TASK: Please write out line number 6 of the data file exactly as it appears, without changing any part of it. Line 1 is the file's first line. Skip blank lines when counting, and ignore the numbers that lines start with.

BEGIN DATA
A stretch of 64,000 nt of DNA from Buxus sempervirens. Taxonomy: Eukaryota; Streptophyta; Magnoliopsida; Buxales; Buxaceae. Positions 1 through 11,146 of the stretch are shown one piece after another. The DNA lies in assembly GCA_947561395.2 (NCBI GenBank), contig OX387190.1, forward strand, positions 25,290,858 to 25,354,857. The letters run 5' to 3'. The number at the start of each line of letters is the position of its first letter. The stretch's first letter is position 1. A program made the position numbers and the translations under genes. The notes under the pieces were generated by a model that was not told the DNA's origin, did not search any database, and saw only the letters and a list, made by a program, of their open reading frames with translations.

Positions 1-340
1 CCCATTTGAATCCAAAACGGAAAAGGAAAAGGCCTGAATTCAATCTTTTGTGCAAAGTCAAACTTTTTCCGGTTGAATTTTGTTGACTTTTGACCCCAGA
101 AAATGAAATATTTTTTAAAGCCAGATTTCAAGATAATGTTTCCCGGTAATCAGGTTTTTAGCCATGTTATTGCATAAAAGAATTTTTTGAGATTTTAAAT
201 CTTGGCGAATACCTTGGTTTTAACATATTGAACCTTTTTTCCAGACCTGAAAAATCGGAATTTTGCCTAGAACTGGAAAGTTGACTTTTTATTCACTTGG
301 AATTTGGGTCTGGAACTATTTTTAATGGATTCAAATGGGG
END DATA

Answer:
301 AATTTGGGTCTGGAACTATTTTTAATGGATTCAAATGGGG